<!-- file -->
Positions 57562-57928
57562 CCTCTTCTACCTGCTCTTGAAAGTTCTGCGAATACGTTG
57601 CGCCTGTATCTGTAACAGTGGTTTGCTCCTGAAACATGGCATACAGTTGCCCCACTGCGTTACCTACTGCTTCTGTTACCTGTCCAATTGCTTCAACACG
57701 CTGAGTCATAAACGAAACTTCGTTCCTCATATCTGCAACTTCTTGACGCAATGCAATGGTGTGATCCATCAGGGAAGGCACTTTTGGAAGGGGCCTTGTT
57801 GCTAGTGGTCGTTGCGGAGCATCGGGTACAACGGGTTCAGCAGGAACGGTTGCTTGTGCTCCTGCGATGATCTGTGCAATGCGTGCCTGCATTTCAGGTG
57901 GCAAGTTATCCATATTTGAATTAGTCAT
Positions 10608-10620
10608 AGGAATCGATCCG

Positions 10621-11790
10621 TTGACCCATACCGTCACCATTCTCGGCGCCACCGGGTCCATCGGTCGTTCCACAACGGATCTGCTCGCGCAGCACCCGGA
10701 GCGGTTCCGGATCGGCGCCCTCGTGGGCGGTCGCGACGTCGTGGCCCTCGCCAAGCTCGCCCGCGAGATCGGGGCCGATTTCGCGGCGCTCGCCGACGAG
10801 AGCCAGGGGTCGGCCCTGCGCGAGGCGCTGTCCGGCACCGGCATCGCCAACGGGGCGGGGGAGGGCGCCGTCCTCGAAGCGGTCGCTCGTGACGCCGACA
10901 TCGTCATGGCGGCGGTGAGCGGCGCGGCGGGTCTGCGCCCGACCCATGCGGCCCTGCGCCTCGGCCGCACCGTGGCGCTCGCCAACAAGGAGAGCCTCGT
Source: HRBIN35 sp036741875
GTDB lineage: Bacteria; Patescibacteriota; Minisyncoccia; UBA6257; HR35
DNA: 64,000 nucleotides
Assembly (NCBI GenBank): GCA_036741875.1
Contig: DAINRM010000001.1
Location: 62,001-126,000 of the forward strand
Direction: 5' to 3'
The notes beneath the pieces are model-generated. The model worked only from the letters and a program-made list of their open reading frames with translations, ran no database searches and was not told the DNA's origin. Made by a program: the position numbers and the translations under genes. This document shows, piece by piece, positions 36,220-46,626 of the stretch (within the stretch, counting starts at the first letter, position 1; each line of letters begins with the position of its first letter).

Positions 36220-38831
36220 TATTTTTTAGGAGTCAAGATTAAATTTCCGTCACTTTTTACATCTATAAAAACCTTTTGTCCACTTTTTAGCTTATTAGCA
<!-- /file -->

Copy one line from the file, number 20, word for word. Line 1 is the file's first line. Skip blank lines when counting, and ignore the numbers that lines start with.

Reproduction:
Direction: 5' to 3'